New law allows emergency responders to remove pets from hot, cold cars
A state law that protects animals from hot and cold cars went into effect just as winter temperatures begin to dip.
Act 104 of 2018 — formerly known as “the hot car bill” — allows public safety professionals to remove unattended animals from vehicles if they’re in danger from heat or cold — without liability for any damages.
The law provides “legal authority with civil immunity” to law enforcement, animal control, and humane officers and emergency responders. But since there is no good Samaritan provision, the protections do not extend to private citizens.
If you see an animal unattended that may need help, contact authorities or your local humane officer. This state website can help you find contact information for the local humane officer person is based on the county.
If possible, citizens should stay with the vehicle until authorities arrive and write down pertinent information like the time, location and make and model of the vehicle. Do not confront the owner should he or she return to the vehicle before authorities arrive — just jot down the time and description of the person so authorities can attempt a follow-up investigation.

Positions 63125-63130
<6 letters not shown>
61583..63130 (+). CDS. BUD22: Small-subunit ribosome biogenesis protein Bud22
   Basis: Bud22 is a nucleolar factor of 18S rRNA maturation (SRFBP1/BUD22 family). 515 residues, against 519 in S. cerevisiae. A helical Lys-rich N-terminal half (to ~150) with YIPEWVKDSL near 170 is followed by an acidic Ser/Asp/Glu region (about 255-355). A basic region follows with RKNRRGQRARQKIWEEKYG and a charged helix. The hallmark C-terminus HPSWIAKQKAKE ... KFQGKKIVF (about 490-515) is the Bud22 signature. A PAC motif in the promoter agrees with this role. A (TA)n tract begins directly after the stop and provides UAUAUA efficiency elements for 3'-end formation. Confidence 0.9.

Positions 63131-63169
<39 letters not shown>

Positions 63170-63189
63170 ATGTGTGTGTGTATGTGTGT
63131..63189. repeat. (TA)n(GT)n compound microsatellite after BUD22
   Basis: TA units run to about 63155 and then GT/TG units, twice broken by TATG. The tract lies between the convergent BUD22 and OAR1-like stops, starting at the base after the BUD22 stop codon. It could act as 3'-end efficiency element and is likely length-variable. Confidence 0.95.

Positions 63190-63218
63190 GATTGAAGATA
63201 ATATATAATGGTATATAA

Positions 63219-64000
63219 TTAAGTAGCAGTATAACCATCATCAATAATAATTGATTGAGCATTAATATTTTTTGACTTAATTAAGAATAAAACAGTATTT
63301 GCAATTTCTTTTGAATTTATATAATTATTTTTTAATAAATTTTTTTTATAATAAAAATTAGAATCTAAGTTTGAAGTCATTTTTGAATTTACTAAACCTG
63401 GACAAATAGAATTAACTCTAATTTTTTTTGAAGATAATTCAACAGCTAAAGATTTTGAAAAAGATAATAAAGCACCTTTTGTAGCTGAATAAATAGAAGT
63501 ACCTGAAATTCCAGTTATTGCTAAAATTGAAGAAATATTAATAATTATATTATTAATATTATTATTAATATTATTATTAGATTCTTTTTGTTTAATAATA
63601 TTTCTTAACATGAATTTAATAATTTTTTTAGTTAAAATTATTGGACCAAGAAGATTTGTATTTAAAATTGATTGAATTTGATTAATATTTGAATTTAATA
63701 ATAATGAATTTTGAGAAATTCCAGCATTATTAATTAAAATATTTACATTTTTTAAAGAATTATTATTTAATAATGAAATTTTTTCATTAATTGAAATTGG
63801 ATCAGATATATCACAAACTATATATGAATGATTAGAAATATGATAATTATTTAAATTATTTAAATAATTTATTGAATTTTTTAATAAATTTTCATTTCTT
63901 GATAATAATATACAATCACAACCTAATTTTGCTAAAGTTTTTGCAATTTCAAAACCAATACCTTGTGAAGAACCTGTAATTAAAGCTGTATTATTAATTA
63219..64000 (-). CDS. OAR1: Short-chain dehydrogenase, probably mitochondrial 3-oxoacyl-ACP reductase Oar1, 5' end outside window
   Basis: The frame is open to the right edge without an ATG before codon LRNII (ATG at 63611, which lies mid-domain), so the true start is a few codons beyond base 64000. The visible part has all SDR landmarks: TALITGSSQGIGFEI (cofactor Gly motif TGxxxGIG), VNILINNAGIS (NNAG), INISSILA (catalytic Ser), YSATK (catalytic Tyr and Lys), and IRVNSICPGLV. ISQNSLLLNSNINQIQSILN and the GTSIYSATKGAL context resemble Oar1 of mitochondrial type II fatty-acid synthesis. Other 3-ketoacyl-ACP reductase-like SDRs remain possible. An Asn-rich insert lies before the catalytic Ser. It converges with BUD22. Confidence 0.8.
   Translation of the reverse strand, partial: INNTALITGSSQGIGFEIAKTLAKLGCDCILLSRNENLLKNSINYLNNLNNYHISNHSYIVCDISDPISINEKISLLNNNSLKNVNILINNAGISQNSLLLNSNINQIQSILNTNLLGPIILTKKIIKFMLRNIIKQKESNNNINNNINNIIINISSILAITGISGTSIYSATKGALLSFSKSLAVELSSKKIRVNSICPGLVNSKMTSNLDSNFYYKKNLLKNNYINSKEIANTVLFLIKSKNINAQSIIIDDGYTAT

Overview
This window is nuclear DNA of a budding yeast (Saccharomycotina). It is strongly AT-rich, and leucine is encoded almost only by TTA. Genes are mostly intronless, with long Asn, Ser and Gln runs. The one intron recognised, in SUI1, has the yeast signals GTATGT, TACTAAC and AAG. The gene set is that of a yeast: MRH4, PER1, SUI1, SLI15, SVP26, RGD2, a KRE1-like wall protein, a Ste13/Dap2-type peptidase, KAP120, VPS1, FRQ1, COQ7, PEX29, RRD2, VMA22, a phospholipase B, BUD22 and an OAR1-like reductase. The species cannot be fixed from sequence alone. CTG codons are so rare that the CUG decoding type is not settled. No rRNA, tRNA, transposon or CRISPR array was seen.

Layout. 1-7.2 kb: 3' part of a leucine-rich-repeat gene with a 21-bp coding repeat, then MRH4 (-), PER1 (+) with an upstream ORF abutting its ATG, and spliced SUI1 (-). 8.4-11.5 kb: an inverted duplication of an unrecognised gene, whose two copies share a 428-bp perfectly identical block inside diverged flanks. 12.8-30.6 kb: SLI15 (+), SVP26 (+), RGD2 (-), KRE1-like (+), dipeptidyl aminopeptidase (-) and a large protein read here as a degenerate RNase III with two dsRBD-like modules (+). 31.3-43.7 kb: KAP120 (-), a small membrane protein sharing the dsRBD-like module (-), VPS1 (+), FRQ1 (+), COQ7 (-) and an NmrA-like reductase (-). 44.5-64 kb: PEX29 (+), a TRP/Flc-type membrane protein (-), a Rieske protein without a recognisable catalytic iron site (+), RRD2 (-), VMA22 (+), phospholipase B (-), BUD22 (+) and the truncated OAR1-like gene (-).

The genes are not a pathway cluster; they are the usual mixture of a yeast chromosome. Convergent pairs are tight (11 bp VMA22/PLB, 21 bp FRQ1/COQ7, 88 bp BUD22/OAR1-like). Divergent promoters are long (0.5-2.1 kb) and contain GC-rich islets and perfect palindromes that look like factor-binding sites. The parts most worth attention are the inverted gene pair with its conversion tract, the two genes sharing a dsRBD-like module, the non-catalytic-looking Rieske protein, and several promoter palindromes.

The law requires rescue officials to make a reasonable effort to find the owner prior to entering the vehicle. Once an animal is removed, the person who performed the rescue must leave a note with contact information and the location where the animal can be retrieved.
Kristen Tullo, Pennsylvania’s state director of the Humane Society, said while most people understand that pets can overheat in vehicles during the summer months, winter exposure dangers are less well-known.
Since different canine breeds have different reactions to cold, it can be hard to pin down a specific window of danger during the colder months.
“The prevailing wisdom seems to be that if it is too cold outside for your dog, then it is too cold to leave them in the car as well,” Tullo said.
Once temperatures drop below 45 degrees, owners should be aware of long-term cold exposure. Temperatures under 20 degrees are even more urgent, and no animal should be left inside a vehicle for any significant period of time in such cold.
Cars left running with heat blowing don’t solve the problem, Tullo said. In fact, those circumstances can pose risks such as overheating and carbon monoxide fumes, she said. A shivering pet inside a locked car is an early sign that the animal should be warmed up immediately.
The risk of a pet overheating in a car parked within direct sunlight remains very real even in the winter, Tullo warned. Sunlight can heat up vehicles quickly, and an extended period in the warmth can cause injury, she said.